Signing classes to TRADE PLACES
When Vanessa Marano took the role in Switched At Birth, she had to learn another language as well as her lines.
The new FOX8 series follows two teenage girls – Bay Kennish ( Marano) and Daphne Vasquez ( Katie Leclerc) – who discover they were switched at birth and must get to know their biological families. To complicate a difficult situation, Daphne is deaf.
“I didn’t realise how innovative the show was until I did the table reading and I saw the sign language being used – and that was incredible,” Marano says.
Sign language is a prominent part of the production, with Daphne and her screen mother Regina ( Constance Marie) communicating fluently in it. And although Leclerc already knew sign language going into her part, Marano had to learn on set.
“I was not expecting that to happen,’’ Marano says. “During the first two episodes my character did not know sign language and then about episode six, they (the producers) were like: ‘Oh Vanessa, you’re going to be learning sign language now’ and I was like: ‘What?’ ’’ Despite having sign language experts on set as tutors, she says learning it was far from easy.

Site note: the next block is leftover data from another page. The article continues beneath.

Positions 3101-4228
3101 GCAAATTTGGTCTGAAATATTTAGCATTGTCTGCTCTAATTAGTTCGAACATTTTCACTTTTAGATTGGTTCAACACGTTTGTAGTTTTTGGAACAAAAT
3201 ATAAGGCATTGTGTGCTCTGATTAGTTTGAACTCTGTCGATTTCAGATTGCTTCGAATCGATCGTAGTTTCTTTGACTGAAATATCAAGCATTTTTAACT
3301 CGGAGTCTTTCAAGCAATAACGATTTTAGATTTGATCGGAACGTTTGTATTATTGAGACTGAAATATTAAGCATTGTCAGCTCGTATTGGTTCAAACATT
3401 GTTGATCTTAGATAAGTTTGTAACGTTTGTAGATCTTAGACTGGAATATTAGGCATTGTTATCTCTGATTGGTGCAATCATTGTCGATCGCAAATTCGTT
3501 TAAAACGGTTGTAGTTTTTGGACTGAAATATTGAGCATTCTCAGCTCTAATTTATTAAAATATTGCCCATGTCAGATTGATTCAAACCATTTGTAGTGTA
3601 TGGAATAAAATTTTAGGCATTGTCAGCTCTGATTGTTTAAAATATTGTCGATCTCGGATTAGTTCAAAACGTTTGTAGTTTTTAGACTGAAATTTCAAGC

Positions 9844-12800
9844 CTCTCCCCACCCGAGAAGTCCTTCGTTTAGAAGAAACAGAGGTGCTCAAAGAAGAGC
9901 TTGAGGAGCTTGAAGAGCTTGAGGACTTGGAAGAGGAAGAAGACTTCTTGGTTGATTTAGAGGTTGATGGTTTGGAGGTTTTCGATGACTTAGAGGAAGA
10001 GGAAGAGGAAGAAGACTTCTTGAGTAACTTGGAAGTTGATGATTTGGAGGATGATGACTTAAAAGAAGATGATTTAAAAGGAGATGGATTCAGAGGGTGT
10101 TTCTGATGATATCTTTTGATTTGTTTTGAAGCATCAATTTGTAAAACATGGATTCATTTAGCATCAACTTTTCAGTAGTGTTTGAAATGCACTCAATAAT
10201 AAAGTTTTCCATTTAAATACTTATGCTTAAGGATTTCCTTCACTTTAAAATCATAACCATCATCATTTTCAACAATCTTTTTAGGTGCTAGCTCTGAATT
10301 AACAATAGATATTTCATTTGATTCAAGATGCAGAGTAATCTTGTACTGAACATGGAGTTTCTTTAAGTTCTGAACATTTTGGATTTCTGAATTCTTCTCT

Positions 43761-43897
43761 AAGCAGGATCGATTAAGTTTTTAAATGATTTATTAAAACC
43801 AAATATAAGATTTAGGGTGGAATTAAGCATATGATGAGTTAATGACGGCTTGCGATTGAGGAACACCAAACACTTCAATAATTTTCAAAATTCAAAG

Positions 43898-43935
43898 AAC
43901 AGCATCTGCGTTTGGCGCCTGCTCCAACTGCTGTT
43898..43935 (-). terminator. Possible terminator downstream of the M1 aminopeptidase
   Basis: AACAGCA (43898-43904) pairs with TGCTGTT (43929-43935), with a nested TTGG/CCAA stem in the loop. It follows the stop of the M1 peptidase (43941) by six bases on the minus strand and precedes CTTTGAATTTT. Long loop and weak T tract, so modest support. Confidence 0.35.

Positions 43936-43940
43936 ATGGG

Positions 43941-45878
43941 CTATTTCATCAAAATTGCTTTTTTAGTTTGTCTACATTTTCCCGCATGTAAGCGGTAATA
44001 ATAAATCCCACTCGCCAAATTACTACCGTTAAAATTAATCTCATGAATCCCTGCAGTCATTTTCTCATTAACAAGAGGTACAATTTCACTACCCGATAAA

“What was nice about it, though, is my character was learning as well, so I could be as awkward and uncomfortable as I am in real life with it,” she says, with a laugh.
To ease the pain of learning to sign has been the endless parade of boys her character gets to date.
As a tough, alternative rock chick with a cool exterior, Bay is a favourite with the blokes, which means Marano gets to kiss plenty of good-looking co-stars.
“Life’s hard sometimes, but I power through,” Marano laughs.
“Bay goes through the boys pretty quickly. But that’s the thing, it’s a family show, but it’s also a mother-daughter show and mothers and daughters, and females in general, if we can keep the good-looking men coming, then why not?”
Playing a sexy teenager who’s a hit with the boys has also been a nice change for the 20-year-old actor, who is best known for playing dorky April, daughter of diner owner Luke in hit series Gilmore Girls.
“For the Gilmore Girls auditions they described the character as quirky, so I went to a pharmacy and bought red glasses that were really dorky, and I got an awful sweater and ratted my hair out and put it in a ponytail – and they hired me for that,” she says. “I created a character who was so cool to be able to do at age 12 and have people accept it.”
But playing the resident nerd was both a blessing and a curse, with Marano stereotyped as a dork for almost her entire adolescence. Not that she minded much.
“I will be whatever anybody wants me to be,” she says. “If they want me to be glamorous, aces. If they want me to be disgusting, I will do that too.
“The nerd’s a little bit more fun because you can create something outside of yourself and that was what was so fun about Gilmore Girls.” Her new gig also has its perks though. “The most fantastic thing about this show is everyone gets along,” she says.
“I’ve been on shows where people didn’t really get along, where people hated each other. To actually enjoy going to work for 12 hours a day, every day, is a very difficult thing to find, and I’m so thankful that I’m on a show that I enjoy the company of everyone I work with.”